She presented our options.  I felt bad for her.  I’m sure this was one of the worst parts of her job.  I was only half listening, trying to process how our lives and future plans had just shattered all around us.  In that moment, I couldn’t imagine any sort of abortion procedure.  I said we would just wait for the miscarriage to happen naturally.  She said it may take a week or two.  I couldn’t think.

My wife drove home and I cried.  I couldn’t think of what to do except to start telling my close friends and family that we had miscarried.  I couldn’t speak.  I didn’t want to call anyone or answer the phone.  I just texted through my tears.

I miscarried.

I found out I had a miscarriage.

I just found out I miscarried.

Every time I typed that word, it looked more strange, as words do when you stare at them too long.  I think it helped me accept what was happening, in some small way.  With every person I delivered the news to, I felt another piece of my heart break.

I felt a deep shame and embarrassment.  Like I had let everyone down.  Everyone was so excited for us.  We had a trunk full of baby gifts already.  A bassinet, blankets, little toys, a diaper bag.  I felt stupid for having those things.  How foolish to start planning so early, when I knew full well this was a possibility.  I still haven’t taken those things out of my trunk.  I can’t.

I immediately understood why people choose not to tell anyone they are pregnant until the first trimester is over.  In that moment, I wished we had done the same.

When we finally got home, my wife and I collapsed onto our bed a cried together for a while.  I was upset that she hadn’t shown much emotion, as she was trying to hold it together for us, but as soon as she started crying I wished she would stop.  Her tears made this nightmare real.  Her sadness broke my heart almost as much as losing our baby did.  We held each other for a while and eventually the tears stopped.

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The following week was a confusing mess of hope and devastation.  As I regained my critical thinking and started to adjust to our new circumstances, I explored the options for handling the miscarriage.  My initial idea of allowing the miscarriage to happen naturally, was seeming more traumatic by the day.  With my hCG levels as high as they were and the pregnancy as far along as it was, it could take weeks to miscarry naturally.  I’m pretty tough, but I’m not that tough.  I couldn’t imagine dealing with all the pregnancy symptoms (which were still in full force at this time) and just waiting day after day for bleeding to start.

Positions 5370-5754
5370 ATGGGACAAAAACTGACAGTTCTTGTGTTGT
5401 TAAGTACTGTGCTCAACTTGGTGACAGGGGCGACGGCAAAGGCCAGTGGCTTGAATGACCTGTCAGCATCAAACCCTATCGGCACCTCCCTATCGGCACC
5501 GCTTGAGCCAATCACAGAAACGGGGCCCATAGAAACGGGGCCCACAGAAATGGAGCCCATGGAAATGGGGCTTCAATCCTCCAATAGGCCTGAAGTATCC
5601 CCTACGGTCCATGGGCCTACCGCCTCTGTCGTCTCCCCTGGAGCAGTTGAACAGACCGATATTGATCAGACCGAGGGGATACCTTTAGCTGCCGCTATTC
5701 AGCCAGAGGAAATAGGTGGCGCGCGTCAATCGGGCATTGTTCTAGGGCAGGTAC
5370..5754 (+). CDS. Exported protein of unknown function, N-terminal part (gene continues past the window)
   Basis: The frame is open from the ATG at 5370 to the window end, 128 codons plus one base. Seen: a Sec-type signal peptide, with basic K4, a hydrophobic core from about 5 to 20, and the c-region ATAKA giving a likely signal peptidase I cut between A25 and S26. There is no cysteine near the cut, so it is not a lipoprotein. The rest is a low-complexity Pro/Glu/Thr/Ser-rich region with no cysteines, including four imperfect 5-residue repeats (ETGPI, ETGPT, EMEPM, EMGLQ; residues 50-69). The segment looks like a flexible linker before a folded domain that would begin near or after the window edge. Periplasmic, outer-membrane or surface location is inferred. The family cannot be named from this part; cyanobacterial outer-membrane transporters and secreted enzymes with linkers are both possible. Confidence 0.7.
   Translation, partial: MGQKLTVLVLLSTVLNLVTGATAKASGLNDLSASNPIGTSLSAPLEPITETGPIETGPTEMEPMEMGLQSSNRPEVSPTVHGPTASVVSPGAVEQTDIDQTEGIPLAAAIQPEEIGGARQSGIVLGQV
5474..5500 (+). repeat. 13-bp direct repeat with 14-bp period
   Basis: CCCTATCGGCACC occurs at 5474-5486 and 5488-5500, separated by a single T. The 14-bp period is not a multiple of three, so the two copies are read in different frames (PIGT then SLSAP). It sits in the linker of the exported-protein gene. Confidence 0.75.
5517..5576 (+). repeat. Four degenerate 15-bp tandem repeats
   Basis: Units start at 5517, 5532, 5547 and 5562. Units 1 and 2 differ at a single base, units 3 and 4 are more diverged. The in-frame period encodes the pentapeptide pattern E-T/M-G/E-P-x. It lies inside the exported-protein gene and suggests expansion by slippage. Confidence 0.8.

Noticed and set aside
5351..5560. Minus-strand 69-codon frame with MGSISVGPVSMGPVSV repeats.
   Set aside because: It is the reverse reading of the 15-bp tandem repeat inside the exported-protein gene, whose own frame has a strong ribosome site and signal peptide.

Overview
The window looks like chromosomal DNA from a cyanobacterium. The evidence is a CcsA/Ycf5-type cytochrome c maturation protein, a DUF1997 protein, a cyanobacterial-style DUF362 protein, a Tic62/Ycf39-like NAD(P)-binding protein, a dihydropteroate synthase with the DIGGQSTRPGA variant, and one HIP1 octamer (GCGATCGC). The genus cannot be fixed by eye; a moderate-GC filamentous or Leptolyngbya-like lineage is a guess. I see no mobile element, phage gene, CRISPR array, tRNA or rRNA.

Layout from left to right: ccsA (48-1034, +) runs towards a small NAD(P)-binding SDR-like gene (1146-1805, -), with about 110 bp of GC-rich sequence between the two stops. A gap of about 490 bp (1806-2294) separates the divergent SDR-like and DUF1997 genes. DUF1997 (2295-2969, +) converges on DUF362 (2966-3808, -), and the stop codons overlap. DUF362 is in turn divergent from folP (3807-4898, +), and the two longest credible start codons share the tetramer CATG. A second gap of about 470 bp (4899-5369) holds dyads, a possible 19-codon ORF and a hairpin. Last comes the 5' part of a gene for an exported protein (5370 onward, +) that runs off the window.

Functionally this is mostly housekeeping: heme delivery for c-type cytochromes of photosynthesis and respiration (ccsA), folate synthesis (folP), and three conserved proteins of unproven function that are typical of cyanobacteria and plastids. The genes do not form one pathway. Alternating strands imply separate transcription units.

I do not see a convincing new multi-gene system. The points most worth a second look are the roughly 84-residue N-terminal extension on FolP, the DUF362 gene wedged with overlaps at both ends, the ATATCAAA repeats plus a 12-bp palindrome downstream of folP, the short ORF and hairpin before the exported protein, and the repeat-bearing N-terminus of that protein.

My other options were to take a pill to induce the miscarriage or to elect for a surgical dilation and curettage procedure where they remove the pregnancy products and lining of the uterus.  Both options sounded awful, but not as awful as waiting for endless weeks for the miscarriage to happen naturally.

In my next post, I will write about the next steps we took with our miscarriage.  There are no easy decisions and no “one size fits all” approach when it comes to a miscarriage.  I will go into detail about how we came to our decision and the resulting events, but I don’t think I can handle much more crying today.

My hope is that my writing here may provide some comfort for women and couples who are dealing with the same experience.  I personally found a lot of comfort in reading the various miscarriage discussion pages and threads out there, so I hope to return the favour.  I have found that it helps knowing that you are not alone.

I also hope that reading my experiences here will be a reminder that although pregnancy can be a very joyous time, it can also be very traumatic.  I think it’s important to remember that everyone has a story.

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This was our first ultrasound.  The little blip between the green crosses was our baby at 7 weeks 1 day.  At the appointment, I remember making the ultrasound joke from that Friend’s episode, when Rachel couldn’t see her baby on the ultrasound screen.  But I definitely saw her.  And I loved her.  And I was already imagining a life with her.  I know she was very small and brand new, but for a few weeks I was her mom.

-K

 

 

 

2 thoughts on “The Miscarriage – From Naivety to Reality: Part 1

  1. Katie, I admire your bravery – there is nothing easy about what you two are experiencing, and I am send you both a hug okay maybe two… any journey worth taking isn’t always straight or perfect, it is however worth considering the hills and valleys, bends and corners as opportunities to reflect and take the whole experience in. You will be parents some day – and damn good ones. All my love,
    Coach Mom.

    Like

    • Thanks, Zanette. We are definitely taking it one day at a time and already finding some silver linings in this horrible situation. Thanks for your kind words. Hopefully next time is better for us. ❤️

      Like